“Dysgonia” probably refers to the zig-zagged angle line across the moth’s forewing but “algira” has been more difficult to unravel. The name hints at a place of origin, Algeria in North Africa (the moth is a rare immigrant in Britain (and Sweden), preferring the warmer climes of Southern Europe and Africa and only turning up on a handful of occasions when blown north on a hot sirocco wind). Trawling through Linnaeus’s correspondence (linnaeus.c18.net), I came across letters from an ex-student, Fredrick Logie (1739-1785), who had studied under him at Uppsala University.
Fredrik and his brother Alexander were brought up in Algiers, the Algerian capital and a major port where Alexander served as an ‘army officer’. The military position he held is unclear but it is known that during the 17th and 18th centuries Algiers was a notorious base for Barbary pirates who terrorised shipping and coastal communities throughout the Mediterranean and Atlantic seaboard, plundering and taking hostages and slaves from as far north as Iceland. There are records of Europeans serving amongst their ranks – perhaps Alexander was one such ‘white pirate’.
It is clear from the letters that both brothers pursued a keen interest in natural history and that the moths and butterflies that they caught, killed and classified were sent back to Linnaeus in Sweden. Unwilling passengers on a Barbary slave galley.
May – Moth Flight
Cutting the books for “Manifold Works” I have been thinking about why and how moths fly.
Moth flight is often manic, confused and uncertain. Many find this disturbing, especially when the moth is trapped in an enclosed space such as a nighttime kitchen or bathroom. Standing next to a light trap on a warm summer night can be an unnerving experience as kamikaze dive-bombers come tearing out of the darkness, flapping crazily around your head, stunning themselves on the incandescent bulb.
They are guided partially by sight and sound but their feathered antennae (which distinguish them from butterflies), are their predominate sense. The complex arrangement of hairs which make up the antennae are structured in such a way as to pick up the scent of food or of a mate, and they also act as flight stabilisers, enabling the moth to detect small movements and changes in direction.
If one antenna is damaged or removed the moth whirs in a demented circle, with both removed the creature is sent spinning into the depths of deepest madness. It has also been demonstrated that moths can adapt to weightlessness. Gypsy Moths released onto the International Space Station experienced great difficulty navigating in this unfamiliar environment but moths which were hatched and reared onboard the station found their equilibrium, comfortably floating and tumbling through space.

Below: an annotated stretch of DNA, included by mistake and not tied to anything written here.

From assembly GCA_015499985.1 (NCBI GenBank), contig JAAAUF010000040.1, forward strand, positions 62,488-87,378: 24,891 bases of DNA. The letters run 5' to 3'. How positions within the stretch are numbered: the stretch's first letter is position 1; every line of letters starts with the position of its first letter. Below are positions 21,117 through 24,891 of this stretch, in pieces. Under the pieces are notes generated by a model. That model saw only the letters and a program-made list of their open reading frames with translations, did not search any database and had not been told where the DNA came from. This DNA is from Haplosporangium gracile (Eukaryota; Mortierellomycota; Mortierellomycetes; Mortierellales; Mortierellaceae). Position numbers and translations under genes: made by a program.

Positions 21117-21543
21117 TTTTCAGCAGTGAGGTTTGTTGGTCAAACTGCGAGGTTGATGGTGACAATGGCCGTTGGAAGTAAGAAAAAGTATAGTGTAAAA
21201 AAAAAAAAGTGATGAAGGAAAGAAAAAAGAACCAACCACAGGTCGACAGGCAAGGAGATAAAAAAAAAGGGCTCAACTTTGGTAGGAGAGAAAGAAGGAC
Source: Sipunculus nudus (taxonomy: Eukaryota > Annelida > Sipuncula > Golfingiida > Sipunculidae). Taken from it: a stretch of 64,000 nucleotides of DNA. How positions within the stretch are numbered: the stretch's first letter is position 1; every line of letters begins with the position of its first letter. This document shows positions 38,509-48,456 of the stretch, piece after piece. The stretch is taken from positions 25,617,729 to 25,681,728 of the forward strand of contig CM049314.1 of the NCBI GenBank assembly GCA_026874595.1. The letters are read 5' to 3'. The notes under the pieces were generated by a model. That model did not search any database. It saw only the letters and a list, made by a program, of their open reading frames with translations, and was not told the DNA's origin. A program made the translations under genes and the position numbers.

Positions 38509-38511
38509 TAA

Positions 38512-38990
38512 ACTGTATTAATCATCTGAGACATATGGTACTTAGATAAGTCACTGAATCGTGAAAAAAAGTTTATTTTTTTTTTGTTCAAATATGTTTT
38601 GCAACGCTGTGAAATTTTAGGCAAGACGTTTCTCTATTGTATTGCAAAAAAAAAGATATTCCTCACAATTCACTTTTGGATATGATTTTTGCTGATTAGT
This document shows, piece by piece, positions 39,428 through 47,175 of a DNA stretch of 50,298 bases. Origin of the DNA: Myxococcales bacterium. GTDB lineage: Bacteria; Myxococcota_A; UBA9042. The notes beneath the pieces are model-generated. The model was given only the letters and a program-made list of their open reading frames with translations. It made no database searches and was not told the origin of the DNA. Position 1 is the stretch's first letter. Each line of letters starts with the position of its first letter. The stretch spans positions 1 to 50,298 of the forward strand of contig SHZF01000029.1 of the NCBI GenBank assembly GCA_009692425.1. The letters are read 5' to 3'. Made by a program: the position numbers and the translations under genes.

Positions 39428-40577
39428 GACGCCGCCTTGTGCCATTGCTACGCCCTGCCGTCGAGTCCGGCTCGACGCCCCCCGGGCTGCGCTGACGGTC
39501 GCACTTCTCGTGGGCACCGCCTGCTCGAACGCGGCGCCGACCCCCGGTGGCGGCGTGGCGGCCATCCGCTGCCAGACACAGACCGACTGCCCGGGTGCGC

Moths have been in the news this week as researchers at Strathclyde University revealed that the Greater Wax Moth, or Honeycomb Moth (Galleria mellonella), has the best hearing of any creature on Earth. This small brown micro moth can detect sound frequencies as high as 300 kHz which is way above anything that the human ear can pick up. It can also sense sound waves as low as 20Hz, giving it the widest known range of any animal.
It is thought that the moth’s hearing ability may have evolved to help it avoid its main predator, the bat. Further study of moth ears may have major implications for the development of smaller and better quality microphones and speakers in devices such as mobile phones and hearing aids and a better understanding of their echo-location sense to detect objects and measure distance may lead to further improvements in other human communication fields.
The Gallery of Wonder
A selection of work by the participating artists is now showing at the Gallery of Wonder at the Great North Museum:Hancock. The display case is on the first floor, just behind the mummy case. I have submitted “Crow Crimes”.
Photo: Dawn Felicia Knox
Crow Crimes – 2013 fire-baked clay mounted in burnt and rusted tins with coal and haematite.
Glorious and Manifold Works is now installed – Returning to the Philosopher’s Table is open for business.
Many thanks to poet Stevie Ronnie for allowing me to post his poem written in response to ‘Returning to the Philosopher’s Table”.
The library speaks in hushed feet –
according to his story
pronouncements are possible shelving,
images to be braided to rope
or shapes cut from the floor.
My utterings are all these things
so everything here shushes.
Between fiction and oversized
nature pins herself across my back
for breath’s rare instant (rare breath).
I climb the spiral stairs to the gallery.
Today I missed her three times.
Feet hush in the sleep library.
History to his according /
shelving is possible pronouncements,
rope to braid me to images
(flawed, cut from shapes or
things). These are butterings.
Shush. Here everything is so
oversized and fictional. Between
my back and her, she pins nature’s
breath, rare, instant breath.
Stairs spiral – the climb
gallery – shift the two
by three. Did she miss me today?